Quanta Computer, Inc. v. LG Electronics, Inc., 553 U.S. 617 (2008), is a decision of the United States Supreme Court in which the Court reaffirmed the validity of the patent exhaustion doctrine, and in doing so made uncertain the continuing precedential value of a line of decisions in the Federal Circuit that had sought to limit Supreme Court exhaustion doctrine decisions to their facts and to require a so-called “rule of reason” analysis of all post-sale restrictions other than tie-ins and price fixes. In the course of restating the patent exhaustion doctrine, the Court held that the exhaustion doctrine is triggered by, among other things, an authorized sale of a component when the only reasonable and intended use of the component is to practice the patent and the component substantially embodies the patented invention by embodying its essential features. The Court also overturned, in passing, the part of decision below that held that the exhaustion doctrine was limited to product claims and did not apply to method claims.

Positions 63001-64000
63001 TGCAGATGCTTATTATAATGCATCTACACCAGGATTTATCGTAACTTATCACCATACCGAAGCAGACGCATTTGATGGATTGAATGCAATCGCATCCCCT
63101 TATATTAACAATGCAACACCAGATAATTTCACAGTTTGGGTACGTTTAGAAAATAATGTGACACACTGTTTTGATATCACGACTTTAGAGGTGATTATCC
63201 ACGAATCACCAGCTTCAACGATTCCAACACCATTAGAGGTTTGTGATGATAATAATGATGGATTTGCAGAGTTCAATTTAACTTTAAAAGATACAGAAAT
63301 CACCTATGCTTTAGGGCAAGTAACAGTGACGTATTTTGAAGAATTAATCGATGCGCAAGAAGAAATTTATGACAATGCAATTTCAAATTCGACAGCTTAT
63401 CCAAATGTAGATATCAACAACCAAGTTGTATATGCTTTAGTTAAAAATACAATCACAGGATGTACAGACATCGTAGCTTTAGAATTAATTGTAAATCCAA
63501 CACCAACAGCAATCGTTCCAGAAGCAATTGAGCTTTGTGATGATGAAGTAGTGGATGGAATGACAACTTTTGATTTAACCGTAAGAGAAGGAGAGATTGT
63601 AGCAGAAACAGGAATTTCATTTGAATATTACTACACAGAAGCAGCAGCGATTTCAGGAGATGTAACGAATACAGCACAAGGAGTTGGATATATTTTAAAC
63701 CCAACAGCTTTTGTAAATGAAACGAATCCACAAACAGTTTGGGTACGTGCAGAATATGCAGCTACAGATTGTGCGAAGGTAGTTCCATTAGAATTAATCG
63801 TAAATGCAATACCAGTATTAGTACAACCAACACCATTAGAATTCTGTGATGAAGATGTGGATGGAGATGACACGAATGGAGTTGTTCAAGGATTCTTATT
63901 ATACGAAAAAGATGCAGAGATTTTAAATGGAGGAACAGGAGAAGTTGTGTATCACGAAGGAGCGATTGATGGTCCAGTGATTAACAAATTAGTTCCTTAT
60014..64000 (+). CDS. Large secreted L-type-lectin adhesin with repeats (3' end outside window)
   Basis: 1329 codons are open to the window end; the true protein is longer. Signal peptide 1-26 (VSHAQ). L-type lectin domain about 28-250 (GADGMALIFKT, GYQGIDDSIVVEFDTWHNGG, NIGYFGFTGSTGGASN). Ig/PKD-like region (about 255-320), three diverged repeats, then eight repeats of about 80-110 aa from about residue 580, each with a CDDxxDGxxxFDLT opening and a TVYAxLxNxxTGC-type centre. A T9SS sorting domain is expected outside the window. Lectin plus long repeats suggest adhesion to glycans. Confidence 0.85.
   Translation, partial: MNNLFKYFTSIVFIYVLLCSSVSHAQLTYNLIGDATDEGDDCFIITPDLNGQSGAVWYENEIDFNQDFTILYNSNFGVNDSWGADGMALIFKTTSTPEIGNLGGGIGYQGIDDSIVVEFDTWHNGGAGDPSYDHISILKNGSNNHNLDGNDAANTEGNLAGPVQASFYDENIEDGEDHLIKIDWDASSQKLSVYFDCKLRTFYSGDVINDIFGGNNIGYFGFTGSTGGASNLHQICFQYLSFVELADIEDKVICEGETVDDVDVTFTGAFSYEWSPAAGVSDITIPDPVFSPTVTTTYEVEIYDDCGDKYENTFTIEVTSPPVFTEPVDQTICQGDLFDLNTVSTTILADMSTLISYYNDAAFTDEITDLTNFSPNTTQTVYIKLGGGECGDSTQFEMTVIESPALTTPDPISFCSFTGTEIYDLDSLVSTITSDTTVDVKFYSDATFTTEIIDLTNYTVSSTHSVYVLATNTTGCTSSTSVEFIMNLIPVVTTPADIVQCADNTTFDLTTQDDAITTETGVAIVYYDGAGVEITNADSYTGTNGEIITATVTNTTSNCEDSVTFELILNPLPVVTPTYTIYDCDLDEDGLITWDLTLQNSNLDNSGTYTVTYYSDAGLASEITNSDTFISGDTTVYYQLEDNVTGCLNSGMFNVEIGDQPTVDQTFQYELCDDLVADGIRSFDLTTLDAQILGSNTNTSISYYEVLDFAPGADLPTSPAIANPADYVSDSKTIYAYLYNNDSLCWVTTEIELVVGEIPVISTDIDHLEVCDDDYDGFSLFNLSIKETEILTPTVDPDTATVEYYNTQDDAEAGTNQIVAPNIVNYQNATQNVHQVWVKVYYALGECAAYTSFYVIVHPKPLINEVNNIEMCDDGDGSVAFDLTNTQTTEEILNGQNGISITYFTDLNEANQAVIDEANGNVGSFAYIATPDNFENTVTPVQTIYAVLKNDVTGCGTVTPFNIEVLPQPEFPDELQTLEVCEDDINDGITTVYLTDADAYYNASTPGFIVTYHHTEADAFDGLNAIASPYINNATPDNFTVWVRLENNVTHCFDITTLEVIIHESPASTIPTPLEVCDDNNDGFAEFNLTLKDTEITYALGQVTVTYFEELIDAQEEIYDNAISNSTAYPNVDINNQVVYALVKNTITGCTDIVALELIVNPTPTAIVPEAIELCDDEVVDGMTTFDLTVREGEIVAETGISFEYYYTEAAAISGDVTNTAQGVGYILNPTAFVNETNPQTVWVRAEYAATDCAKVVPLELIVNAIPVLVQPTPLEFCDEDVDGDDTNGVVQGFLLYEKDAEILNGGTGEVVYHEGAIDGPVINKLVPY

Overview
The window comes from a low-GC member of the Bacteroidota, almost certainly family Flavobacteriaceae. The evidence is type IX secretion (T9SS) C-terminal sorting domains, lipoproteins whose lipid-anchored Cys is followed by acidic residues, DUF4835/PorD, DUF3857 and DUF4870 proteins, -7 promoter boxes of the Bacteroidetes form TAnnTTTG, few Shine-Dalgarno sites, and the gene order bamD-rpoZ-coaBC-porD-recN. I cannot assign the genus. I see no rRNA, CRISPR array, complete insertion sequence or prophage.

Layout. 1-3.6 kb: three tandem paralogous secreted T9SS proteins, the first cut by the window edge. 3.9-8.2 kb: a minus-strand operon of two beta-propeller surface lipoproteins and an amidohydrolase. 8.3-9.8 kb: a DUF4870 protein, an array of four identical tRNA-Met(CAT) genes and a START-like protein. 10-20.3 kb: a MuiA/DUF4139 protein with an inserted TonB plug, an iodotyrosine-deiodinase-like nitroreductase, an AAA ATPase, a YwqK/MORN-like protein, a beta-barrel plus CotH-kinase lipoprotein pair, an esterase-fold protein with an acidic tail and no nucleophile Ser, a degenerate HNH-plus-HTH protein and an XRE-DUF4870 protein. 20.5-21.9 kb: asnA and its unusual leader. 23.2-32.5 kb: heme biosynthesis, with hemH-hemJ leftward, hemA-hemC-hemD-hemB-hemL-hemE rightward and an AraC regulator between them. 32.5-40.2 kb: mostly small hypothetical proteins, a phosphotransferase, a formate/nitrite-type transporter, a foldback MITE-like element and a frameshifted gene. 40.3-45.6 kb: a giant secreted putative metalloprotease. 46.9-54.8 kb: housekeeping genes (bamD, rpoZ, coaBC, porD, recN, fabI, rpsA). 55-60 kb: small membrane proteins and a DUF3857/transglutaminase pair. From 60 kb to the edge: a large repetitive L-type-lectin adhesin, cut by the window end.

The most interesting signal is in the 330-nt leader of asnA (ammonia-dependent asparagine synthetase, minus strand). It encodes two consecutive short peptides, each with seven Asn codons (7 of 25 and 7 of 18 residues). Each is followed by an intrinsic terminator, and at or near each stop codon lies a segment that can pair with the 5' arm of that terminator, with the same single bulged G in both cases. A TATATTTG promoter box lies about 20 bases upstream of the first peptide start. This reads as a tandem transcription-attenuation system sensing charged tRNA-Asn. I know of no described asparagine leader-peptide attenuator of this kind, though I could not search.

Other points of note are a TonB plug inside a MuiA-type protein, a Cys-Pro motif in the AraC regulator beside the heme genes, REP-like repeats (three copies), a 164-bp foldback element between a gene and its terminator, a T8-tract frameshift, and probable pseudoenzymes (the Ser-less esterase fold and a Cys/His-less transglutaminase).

LG Electronics (LGE) owned several patents on methods and systems for processing information. It entered into two contracts with Intel. In the License Agreement, LGE authorized Intel to make and sell microprocessor products using the patented inventions. Moreover, the License Agreement expressly stated that no license was granted to any third party for combining licensed products with other products (for example, for combining Intel microprocessor products with other parts of a computer). The License Agreement also provided, however, “Notwithstanding anything to the contrary contained in this Agreement, the parties agree that nothing herein shall in any way limit or alter the effect of patent exhaustion that would otherwise apply when a party hereto sells any of its Licensed Products.”